Eastleigh is known as “Little Mogadishu.” It’s a Somali neighborhood of mud roads, open sewers and intrigue.
NPR's Frank Langfitt continues his series on Somalia today. In this report he heads to the Nairobi neighborhood of Eastleigh. It is there that tens of thousands of Somalis who fled the war in neighboring Somalia ended up. It's also there, Frank says, that Al Shabab, the Islamic group fighting the government in Somalia, is now making inroads. Here's what he sent us today.
As I was interviewing people in Eastleigh, I was struck by how the religious battles back in Somalia extend across the border here in particularly menacing ways.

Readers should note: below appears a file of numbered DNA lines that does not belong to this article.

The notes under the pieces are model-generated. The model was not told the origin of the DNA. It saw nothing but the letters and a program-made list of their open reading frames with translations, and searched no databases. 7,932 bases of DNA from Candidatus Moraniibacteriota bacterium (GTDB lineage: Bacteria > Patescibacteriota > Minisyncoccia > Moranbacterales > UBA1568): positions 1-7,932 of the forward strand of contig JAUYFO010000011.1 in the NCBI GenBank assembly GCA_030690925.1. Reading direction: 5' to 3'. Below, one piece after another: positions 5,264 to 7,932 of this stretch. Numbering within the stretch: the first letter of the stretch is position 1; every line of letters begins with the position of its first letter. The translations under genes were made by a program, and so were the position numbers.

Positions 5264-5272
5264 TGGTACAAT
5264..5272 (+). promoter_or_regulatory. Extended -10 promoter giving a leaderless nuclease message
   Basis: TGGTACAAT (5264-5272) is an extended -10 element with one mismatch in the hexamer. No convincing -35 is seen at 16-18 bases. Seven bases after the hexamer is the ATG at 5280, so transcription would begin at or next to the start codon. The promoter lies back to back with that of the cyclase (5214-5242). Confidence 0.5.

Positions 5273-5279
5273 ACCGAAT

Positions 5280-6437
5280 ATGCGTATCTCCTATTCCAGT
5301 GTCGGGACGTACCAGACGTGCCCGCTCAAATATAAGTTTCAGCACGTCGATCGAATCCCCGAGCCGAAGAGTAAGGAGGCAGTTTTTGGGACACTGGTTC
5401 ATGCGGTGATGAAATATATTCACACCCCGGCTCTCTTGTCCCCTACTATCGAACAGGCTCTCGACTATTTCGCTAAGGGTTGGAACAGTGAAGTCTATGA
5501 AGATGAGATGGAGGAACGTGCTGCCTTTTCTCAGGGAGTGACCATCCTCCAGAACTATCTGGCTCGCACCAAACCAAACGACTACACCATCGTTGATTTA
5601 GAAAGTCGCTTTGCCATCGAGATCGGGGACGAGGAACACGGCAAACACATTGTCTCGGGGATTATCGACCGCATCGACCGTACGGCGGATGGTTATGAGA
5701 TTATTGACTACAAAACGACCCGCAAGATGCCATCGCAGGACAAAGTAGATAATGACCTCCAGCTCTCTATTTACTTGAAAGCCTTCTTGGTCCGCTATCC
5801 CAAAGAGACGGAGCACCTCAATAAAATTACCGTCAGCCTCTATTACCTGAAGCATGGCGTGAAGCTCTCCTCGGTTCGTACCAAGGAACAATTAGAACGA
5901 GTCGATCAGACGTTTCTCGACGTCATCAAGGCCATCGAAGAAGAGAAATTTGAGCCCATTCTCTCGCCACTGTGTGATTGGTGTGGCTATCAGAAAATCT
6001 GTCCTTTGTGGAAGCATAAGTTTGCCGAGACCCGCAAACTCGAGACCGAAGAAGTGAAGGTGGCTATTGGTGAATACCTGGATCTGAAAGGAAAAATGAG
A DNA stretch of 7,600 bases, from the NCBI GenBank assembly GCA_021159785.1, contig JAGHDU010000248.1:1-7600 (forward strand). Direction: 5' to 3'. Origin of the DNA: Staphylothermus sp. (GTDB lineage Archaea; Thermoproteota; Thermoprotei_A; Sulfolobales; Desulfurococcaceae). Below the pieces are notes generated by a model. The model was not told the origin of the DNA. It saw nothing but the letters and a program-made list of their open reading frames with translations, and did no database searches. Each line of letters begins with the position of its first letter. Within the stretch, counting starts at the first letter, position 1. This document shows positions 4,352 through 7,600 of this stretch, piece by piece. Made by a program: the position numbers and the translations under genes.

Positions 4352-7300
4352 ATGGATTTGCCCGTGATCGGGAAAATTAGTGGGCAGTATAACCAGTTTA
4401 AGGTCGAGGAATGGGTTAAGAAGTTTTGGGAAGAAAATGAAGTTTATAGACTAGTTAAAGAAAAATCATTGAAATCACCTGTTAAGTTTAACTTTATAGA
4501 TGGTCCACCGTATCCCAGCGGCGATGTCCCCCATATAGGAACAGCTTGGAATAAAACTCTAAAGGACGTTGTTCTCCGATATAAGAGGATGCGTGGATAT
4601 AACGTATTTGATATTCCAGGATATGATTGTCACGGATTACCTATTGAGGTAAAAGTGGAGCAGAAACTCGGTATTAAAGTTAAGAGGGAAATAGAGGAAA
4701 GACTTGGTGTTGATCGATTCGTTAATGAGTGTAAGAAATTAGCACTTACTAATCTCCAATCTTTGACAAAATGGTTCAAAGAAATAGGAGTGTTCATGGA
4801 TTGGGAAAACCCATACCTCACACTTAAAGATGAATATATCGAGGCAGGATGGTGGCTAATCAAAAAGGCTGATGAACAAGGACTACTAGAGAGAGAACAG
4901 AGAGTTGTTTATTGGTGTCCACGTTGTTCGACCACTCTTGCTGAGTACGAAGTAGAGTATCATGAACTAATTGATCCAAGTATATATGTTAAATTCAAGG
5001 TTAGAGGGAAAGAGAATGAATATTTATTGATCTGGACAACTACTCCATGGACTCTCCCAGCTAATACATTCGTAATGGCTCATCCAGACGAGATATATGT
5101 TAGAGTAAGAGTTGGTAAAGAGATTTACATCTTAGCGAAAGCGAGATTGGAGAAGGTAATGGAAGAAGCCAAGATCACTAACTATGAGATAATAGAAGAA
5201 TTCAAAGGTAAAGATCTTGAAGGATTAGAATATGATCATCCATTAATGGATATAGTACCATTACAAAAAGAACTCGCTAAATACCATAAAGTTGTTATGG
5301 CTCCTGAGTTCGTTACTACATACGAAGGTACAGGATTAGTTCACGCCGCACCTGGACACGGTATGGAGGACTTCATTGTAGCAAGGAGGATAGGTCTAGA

I talked with a guy named Ibrahim Sheikh Hassan, who used to teach psychology and political science at Somali National University in Mogadishu
We met at a book store. He looked quite cool: mirrored shades and a white Muslim cap, called a koofi, (pronounced “coffee”) in Somali.
Hassan said that Al Shabbab shot him at an airport outside Mogadishu two years ago.
He was returning from an international conference on Somalia that Al-Shabbab opposed.
Hassan rolled up his shirt to show me some of the bullet wounds on his stomach
”I escaped from the airport,” Hassan told me. “I went to the (Somali) city of Baidoa. Someone called and said, ‘Now you’ve escaped, but the next time, you won’t.’
A few days later, while we were sleeping, someone shot into our room.”
Hassan fled to Eastleigh, but didn’t leave Shabab behind. He says he occasionally argues about religion with al-Shabbab supporters in tea houses here.
““Sometimes they say, ‘If you were in Mogadishu, we would shoot you,’” Hassan said. “Or, we can even hurt you here’.”